This policy target of three children was set as far back as1994 and is therefore not an agenda been pushed by the Executive Director of the NPC. As far back as 1969 when the first population policy was developed there were recommendations for exemptions including limiting maternal leave to three children. Just as limiting pension age in the public service to 60 years does not mean after 60 one cannot work in other organizations.

As we wish to reiterate, his understanding of development is that of a classical economist and does not include health, otherwise he would have known that there is an optimal number of births for the health of women, children and communities.

For the information of the economist, age, birth interval and birth order (4+) are the demographic variables used in defining a high-risk pregnancy and are termed demographic risks.

He writes that ‘contrary to the campaign‘s repeated claims, Ghana does NOT face any imminent crises of population growth’.

He concludes the paragraph that Ghana has succeeded and ‘just needs to manage its success better’. Dr Thompson being the astute journalist, artist and economist should explain why though poverty declined by 0.8% between 2013 and 2017, the absolute figures increased from 6.4 million to 6.8 million with widening inequalities according to the GLSS7 of 2017. 

Is this what he terms success that we should just manage? Of course, there is no imminent crises but as clearly stated by Lee Kuan Yew in 1969, we will regret the time lost if we do not take the decisive steps towards correcting a trend which can leave a society with many physically, intellectually and culturally anemic people.

Population growth rate does affect health, education, employment, security among others. The size and population growth rate which are a function of birth rate, death rate and migration do matter because it acts as the supply of labor force for a country and the economic situation the demand factor. An imbalance between the supply of labour and demand gives rise to unemployment and underemployment.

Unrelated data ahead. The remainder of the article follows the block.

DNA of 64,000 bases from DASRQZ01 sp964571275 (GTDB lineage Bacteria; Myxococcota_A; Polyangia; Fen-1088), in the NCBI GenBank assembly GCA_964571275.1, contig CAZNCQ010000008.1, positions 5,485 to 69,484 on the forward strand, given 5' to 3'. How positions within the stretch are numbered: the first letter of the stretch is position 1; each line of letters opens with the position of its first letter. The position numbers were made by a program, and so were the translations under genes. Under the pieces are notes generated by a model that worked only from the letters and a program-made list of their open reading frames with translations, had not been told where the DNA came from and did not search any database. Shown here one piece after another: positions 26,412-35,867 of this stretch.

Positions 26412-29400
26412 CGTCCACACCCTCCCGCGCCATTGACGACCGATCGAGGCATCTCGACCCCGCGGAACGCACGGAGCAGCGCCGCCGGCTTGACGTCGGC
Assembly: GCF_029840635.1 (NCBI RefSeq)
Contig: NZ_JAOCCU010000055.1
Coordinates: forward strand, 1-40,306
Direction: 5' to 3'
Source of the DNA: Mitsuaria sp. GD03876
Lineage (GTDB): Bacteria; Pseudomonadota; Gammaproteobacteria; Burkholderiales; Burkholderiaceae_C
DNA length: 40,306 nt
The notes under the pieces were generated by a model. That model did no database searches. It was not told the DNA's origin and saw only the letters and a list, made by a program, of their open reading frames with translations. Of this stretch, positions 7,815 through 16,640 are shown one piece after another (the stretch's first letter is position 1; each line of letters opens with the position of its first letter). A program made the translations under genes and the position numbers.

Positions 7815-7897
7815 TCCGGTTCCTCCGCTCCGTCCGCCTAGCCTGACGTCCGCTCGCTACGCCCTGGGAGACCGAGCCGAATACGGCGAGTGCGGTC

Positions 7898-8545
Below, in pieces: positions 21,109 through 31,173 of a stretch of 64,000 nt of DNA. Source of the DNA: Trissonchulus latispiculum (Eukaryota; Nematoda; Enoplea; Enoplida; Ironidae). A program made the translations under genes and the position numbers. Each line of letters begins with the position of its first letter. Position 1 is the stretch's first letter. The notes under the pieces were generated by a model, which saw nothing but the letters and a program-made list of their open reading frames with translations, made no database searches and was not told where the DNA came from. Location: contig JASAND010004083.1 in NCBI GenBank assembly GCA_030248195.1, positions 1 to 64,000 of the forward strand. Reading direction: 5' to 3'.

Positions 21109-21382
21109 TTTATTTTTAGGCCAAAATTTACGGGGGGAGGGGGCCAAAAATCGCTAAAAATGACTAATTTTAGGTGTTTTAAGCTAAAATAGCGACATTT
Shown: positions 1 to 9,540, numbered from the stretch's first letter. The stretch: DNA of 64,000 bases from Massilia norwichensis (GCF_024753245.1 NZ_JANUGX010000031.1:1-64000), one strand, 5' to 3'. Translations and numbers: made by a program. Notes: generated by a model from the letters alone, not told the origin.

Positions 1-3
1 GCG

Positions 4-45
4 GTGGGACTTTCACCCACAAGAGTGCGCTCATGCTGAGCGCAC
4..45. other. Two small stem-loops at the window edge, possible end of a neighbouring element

A vicious cycle generated by a high dependency burden associated with a young age structure leads to low savings and investment per capita which in turn leads to low economic growth and a low standard of living. 

They produced high fertility rates in turn thus heightens the dependency burden perpetuating the cycle. This vicious cycle could be broken at only two points. First at the high fertility stage primarily by introducing an effective family planning program and at the stage of low economic growth by adopting policies to accelerate economic growth.

To be successful, both actions must be pursued simultaneously. With this as a clue, I hope Dr Thompson understands why there is an ever-increasing cohort of school children and we keep building to accommodate them instead of improving quality. Other economists have stated that at 1% population growth rate, nations need between 6.5% and 7% of GDP to maintain the same quality of life. This is termed running to stand still. What does he say about this? Is this consumption or investment?

He states that we are growing at 2.2% which is fine, and therefore we need to sustain the growth. It is however important to note that, our 1969 population policy had a target of 1.7% by the year 2000. Nonetheless, at 2.2 per annum, how much of our GDP do we need annually to just maintain our quality of life giving the life span of our durable assets such as schools, hospitals, roads, bridges currently perked averagely at 50 years not considering the human capital? 

When Dr Thompson blames the overthrow of Gaddafi on European failed to connect the dots properly. Why should the overthrow of Gaddafi lead to the influx of African migrants to Europe if economists had good ideas as MechaiViravaidya of Thailand who within 15 years from 1971 halved Thailand’s growth rate from 3.2% to 1.6% and increased use of contraceptives among married couples from 15% to 70% within the same period. Because of the fertility decline and improved quality of life the people of Thailand did not migrate to Europe with or without the overthrow of Gaddafi.

The population of Thailand in 1970 was about 37 million, in2016 it was about 68 million with a GDP per capita increased from $570 in 1960 to $ 5901 in 2016. How does this compare to our situation in Ghana?

The claim by the economist that if indeed high population growth in Africa is the cause of migration, Africans should have been leaving long time ago is mistaken. A profile of the migrants will show that these are young people who have reached their prime ages and cannot find jobs. This is the result of high population growth and slow economic growth.